Financial adviser Lawrence has sensed that there is an opportunity for key person insurance at a new corporate client recently recommend by an accountant.
Smith Jones Financial Planning has set up Sipps for the directors and senior management team, together with death in service and income protection. And as a natural extension of the personal protection discussion, the subject turned to protecting the company against the financial consequences of one of the key people falling seriously ill or dying.
However, this was not a subject that Lawrence had dealt with before in practice and so he turned to Taxbriefs Advantage to get up to speed quickly and efficiently with the up to date position with regard to key person insurance.
Why insure key people?
First of all it gave him some ideas about how to make the case for a company to take out key person cover. The introduction to the section on key person insurance points out that “the success or failure of a business is usually more dependent on its human assets than any other factor”. And also “if it thought necessary to insure the physical assets that produce a company’s profit, then it is reasonable to insure those people who make a vital contribution to profitability”.
Lawrence was then able to access a list of the main types of senior employees in a business and the reason why they might be regarded as key people whose loss would spell significant financial loss to the business.
A particularly good example was the sales director whose contacts and personal relationships with customers might well be crucial in maintaining sales. Most companies have very few genuinely key employees.
The next question is what type of policy to use. The main choice is between term and whole life. Most companies buy term because of the much lower cost. But a few are attracted by whole life, because the policy can be taken over by the employee when they retire. Although this is rightly a very rare solution, the section on key person insurance sets out the tax consequences when the policy is assigned in this way.
The section also discusses the relative merit of taking out a standalone policy for critical illness or combining it with life cover.
What level of cover?
The amount of key person cover that a business should take out on its key people is the subject of a separate subsection. The basic approach is to take out enough cover to make good the financial loss that the business would suffer as a result of the death or serious illness of the key employee. It might be possible to carry out this exercise at a particular time – perhaps if the success of a specific project or sale depended on this person. Generally it is clear that there would be a loss but it is hard to decide how much it would be.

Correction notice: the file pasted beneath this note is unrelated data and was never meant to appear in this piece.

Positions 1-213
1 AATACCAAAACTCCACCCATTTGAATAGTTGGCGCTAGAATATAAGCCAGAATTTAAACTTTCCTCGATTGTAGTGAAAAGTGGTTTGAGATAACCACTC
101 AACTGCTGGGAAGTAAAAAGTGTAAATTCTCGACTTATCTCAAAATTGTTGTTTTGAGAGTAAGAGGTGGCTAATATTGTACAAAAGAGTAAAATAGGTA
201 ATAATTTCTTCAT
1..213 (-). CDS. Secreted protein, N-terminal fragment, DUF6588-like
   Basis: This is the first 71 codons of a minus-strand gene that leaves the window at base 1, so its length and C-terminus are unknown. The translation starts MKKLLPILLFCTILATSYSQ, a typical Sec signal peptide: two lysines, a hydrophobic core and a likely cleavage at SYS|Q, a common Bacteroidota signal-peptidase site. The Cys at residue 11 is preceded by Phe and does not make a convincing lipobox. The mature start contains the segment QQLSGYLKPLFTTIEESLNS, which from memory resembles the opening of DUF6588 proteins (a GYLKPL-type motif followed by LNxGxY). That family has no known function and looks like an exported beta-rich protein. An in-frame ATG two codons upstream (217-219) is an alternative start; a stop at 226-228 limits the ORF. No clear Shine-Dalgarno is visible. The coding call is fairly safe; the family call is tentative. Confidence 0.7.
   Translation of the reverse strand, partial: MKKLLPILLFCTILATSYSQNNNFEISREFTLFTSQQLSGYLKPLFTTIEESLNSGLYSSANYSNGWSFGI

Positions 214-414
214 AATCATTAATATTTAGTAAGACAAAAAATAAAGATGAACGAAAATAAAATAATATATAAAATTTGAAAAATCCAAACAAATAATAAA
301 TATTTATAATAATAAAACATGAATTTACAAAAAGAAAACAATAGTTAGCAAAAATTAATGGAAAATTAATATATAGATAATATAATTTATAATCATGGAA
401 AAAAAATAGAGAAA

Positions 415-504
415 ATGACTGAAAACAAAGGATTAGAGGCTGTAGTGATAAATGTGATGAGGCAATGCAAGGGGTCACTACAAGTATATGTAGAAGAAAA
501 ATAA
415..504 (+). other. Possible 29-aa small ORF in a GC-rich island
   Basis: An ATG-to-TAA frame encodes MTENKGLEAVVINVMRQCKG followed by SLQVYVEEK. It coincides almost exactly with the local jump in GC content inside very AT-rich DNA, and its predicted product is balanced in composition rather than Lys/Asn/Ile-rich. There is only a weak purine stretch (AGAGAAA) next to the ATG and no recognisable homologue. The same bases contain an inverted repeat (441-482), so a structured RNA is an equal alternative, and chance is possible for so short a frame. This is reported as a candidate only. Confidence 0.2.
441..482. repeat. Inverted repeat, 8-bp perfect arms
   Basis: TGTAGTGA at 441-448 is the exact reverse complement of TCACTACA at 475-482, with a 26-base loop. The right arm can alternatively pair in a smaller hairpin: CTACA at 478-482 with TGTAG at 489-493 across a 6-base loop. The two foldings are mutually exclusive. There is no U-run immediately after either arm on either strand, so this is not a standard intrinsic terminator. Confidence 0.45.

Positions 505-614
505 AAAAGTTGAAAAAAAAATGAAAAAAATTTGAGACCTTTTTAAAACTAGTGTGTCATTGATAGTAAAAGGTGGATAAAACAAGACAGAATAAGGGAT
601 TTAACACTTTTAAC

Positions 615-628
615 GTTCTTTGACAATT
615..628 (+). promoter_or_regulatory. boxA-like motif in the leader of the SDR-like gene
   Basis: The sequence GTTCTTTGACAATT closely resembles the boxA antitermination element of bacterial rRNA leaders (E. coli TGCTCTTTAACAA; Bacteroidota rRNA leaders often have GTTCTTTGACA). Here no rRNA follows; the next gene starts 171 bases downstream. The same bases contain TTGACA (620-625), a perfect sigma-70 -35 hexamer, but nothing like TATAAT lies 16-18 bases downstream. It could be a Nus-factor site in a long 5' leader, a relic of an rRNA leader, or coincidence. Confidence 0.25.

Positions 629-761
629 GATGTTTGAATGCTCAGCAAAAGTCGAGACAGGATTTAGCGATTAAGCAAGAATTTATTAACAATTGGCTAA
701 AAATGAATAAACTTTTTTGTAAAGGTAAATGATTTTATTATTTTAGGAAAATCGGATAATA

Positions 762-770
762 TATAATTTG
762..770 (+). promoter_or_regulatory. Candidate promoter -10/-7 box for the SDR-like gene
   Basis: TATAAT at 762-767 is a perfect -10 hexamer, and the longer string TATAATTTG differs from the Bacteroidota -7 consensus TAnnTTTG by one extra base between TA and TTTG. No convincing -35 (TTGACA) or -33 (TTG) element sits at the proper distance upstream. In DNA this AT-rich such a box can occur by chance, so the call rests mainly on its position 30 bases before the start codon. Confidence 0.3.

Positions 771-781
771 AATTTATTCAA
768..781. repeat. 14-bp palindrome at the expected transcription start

At that point it makes sense to use some kind of rule of thumb. Several approaches are considered and one method of estimating potential loss favoured by some experts is to relate the potential loss to the individual’s remuneration in relation to the total wages bill as a proportion of the company’s current gross profit.
For example, if a company’s gross profits are £10m, the total gross wages bill is £4m and the individual is paid £500,000 a year, the amount of cover needed on this formulaic basis would be £10m x £500,000/£4m. That would mean cover of £1.25m would be needed.
This approach will not work in all circumstances. In particular it would not be suitable for a new company where the profitability has not yet grown sufficiently.
The section on key person cover also considers the issues raised by both medical and financial underwriting and what the life offices are likely to expect in different situations.
Finally there is the tax position and the range of possibilities. There are two main issues for the company. First, how will the premiums be treated, and in particular, will they be deductible? Second, if there is a claim on the policy, how will the proceeds be taxed? The position is not straightforward and it is certainly not the case that if the company does not claim tax relief on the premium, that will necessarily mean that the proceeds will be tax free.
The whole position is made even clearer by a fully worked key person insurance case study. Lawrence found it invaluable preparation for seeing his client and securing the business.
Danby Bloch is editorial director at Taxbriefs
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